Johnson's experience in arts and nonprofits stretches from an internship at the Arts Institute of Chicago to time as a program coordinator at a community center in Seattle through AmeriCorps following her master's in art history.

"I've always been a part of the arts," she says.

As executive director, Johnson hopes to connect with other local organizations like the Cultural Office of the Pikes Peak Region, and "being the person behind the BAC ... I plan on attending a lot of functions and meetings and things like that."

She'll also keep Black Cat, which opened in August 2005 and recently merged with boutique safron of Manitou Springs. Johnson says she'll work with volunteers and tag-team between both of the operations. — EA

Manitou considers PPLD

Monday, the Manitou Springs Public Library Task Force conducted its first community discussion on potentially merging into Pikes Peak Library District. The proposal follows years of research by the Friends of the Library into possible alternatives to the library's current status outside of any designated library district.

Friends of the Library president Laura Ettinger cited budgetary concerns as the impetus for a merger, which would make the library autonomous from other local funds and thus less vulnerable to the ups and downs of the local economy.

The discussion at Manitou City Hall was the first of several scheduled in the coming months. They're designed to address citizens' concerns about the fate of the historic Carnegie library building, and to discuss myriad options of how to broker the merger agreement. The task force hopes to gather signatures for a petition to put the merger to a vote by Manitou residents in November. — WM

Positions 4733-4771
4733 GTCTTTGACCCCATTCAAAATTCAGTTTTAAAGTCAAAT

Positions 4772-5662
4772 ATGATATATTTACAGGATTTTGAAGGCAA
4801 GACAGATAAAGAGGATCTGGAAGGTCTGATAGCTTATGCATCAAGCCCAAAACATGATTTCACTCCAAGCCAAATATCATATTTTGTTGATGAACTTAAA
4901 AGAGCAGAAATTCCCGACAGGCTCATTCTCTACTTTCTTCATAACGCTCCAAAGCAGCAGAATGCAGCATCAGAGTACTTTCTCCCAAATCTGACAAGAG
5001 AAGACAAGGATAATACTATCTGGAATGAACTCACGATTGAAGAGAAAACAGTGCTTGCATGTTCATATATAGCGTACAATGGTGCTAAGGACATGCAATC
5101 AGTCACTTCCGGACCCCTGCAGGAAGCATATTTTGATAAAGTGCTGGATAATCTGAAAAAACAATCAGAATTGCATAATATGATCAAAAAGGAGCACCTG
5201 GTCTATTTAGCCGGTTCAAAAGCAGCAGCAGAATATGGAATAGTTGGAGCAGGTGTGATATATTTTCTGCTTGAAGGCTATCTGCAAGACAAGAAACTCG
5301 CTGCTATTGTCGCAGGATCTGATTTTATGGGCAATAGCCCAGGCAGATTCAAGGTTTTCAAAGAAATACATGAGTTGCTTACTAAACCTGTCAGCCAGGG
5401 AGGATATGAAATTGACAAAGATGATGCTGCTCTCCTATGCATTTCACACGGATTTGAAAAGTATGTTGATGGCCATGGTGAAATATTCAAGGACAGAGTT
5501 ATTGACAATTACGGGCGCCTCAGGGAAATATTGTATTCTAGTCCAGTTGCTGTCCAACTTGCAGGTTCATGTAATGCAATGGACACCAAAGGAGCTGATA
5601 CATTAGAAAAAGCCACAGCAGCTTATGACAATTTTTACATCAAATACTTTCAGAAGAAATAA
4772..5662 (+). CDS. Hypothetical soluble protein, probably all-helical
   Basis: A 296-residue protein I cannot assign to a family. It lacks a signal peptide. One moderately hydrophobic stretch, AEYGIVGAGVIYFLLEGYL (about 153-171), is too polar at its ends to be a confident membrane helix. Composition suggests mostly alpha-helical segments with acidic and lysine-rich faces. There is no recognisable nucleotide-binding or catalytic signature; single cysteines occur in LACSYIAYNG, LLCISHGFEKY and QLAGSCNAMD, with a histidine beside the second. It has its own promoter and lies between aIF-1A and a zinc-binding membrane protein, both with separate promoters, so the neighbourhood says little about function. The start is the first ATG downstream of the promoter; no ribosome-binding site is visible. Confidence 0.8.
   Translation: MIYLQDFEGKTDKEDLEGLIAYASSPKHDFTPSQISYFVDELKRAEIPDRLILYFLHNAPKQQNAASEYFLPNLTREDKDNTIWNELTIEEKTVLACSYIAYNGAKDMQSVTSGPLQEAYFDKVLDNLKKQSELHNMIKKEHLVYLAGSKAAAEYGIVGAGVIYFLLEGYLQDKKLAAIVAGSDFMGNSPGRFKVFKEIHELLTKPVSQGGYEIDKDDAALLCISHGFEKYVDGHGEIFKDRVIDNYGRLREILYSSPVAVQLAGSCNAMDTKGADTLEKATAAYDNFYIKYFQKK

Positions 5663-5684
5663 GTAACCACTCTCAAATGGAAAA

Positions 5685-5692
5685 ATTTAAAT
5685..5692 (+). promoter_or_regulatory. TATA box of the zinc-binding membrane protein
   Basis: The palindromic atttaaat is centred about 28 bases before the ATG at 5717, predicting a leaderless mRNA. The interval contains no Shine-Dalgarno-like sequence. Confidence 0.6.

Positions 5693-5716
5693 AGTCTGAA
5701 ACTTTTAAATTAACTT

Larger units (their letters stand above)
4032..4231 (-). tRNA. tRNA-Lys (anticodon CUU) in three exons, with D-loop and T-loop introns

Ride your bike for once!

Bike to Work Day is coming up June 27, and the city has incentives, such as:

• Bikers can enjoy breakfast from 6:30 to 8:30 a.m. at the Pioneers Museum, 215 S. Tejon St.; Salsa Brava Rockrimmon, 802 Village Center Drive; or Salsa Brava Briargate, 9420 Briar Village Pointe. Though breakfast was offered free to early registrants, bikers must now pay $5 when they register at springsgov.com.

• Meet city leaders on the City Council Cruise, leaving the Pikes Peak Greenway Trailhead (at University Village Colorado) at 6 a.m. and going to Pioneers Museum.

• The city is offering prizes to groups and teams. To learn more or sign up your own team, visit springsgov.com. — JAS

Blaha goes all out

In an unusual move, the campaign for Robert Blaha, the Republican primary challenger in the 5th Congressional District, late last week released its entire opposition research packet on Blaha's opponent, U.S. Rep. Doug Lamborn (therealdouglamborn.com).

The 106-page document contains the juicy and the not-so-juicy, including a number of Lamborn's congressional votes (the not-so-juicy), as well as a section devoted to how Lamborn handled a family legal crisis. The document also included the number of accolades that Lamborn has received over the years.

State Rep. Bob Gardner, a former El Paso County GOP chair, says he has never heard of a candidate doing something like that before, calling it a "throw it at the wall and see what sticks" tactic. — CH

Magistrelli goes on offense

A 1990s investigation into child abuse took the forefront in the race for El Paso County commissioner District 3. Karen Magistrelli, the political newcomer vying to unseat incumbent Sallie Clark, ran a foster home in the 1990s, and in 1995, she and her husband were investigated for claims that they abused the children, in part, by making them sit in a root cellar as punishment.

The district attorney at the time didn't press charges.

Just last week, Magistrelli's campaign released a flier saying that it had prepared to refute the old allegations; it featured the testimonial of Fred Jackson, one of the boys who lived at Magistrelli's home, and who spent time in that cellar.

"To call time in the shelter abuse is ABSURD!" Jackson wrote in the flier. "I'm now 29 and as I look back my years with Bob and Karen were the best years of my childhood! The Magistrellis are my family."

See the flier on our blog, csindy.com/IndyBlog. — CH

Compiled by Edie Adelstein, Chet Hardin, Wyatt Miller, J. Adrian Stanley and Pam Zubeck.